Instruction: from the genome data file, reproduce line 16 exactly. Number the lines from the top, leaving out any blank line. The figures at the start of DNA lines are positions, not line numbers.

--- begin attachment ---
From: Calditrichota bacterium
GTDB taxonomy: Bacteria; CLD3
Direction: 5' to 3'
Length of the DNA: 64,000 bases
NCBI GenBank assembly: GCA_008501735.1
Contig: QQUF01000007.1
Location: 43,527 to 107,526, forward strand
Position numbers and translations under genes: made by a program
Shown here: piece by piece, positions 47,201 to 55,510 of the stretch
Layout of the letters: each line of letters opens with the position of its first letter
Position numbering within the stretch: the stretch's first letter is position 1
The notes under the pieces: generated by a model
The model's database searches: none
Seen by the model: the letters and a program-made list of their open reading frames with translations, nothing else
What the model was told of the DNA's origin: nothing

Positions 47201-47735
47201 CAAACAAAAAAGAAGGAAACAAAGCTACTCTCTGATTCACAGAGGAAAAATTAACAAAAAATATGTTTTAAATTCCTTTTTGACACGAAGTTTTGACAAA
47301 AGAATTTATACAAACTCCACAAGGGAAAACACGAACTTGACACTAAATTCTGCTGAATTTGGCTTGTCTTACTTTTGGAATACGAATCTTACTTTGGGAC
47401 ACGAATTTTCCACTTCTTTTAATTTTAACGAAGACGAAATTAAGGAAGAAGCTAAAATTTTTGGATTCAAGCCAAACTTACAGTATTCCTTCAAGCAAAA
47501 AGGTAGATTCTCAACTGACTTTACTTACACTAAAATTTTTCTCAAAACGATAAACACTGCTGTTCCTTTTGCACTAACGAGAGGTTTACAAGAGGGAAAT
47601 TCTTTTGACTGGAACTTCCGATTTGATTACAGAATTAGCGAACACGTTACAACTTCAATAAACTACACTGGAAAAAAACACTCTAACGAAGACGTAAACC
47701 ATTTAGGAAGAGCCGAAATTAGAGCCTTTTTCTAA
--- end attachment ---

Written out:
Positions 47201-47735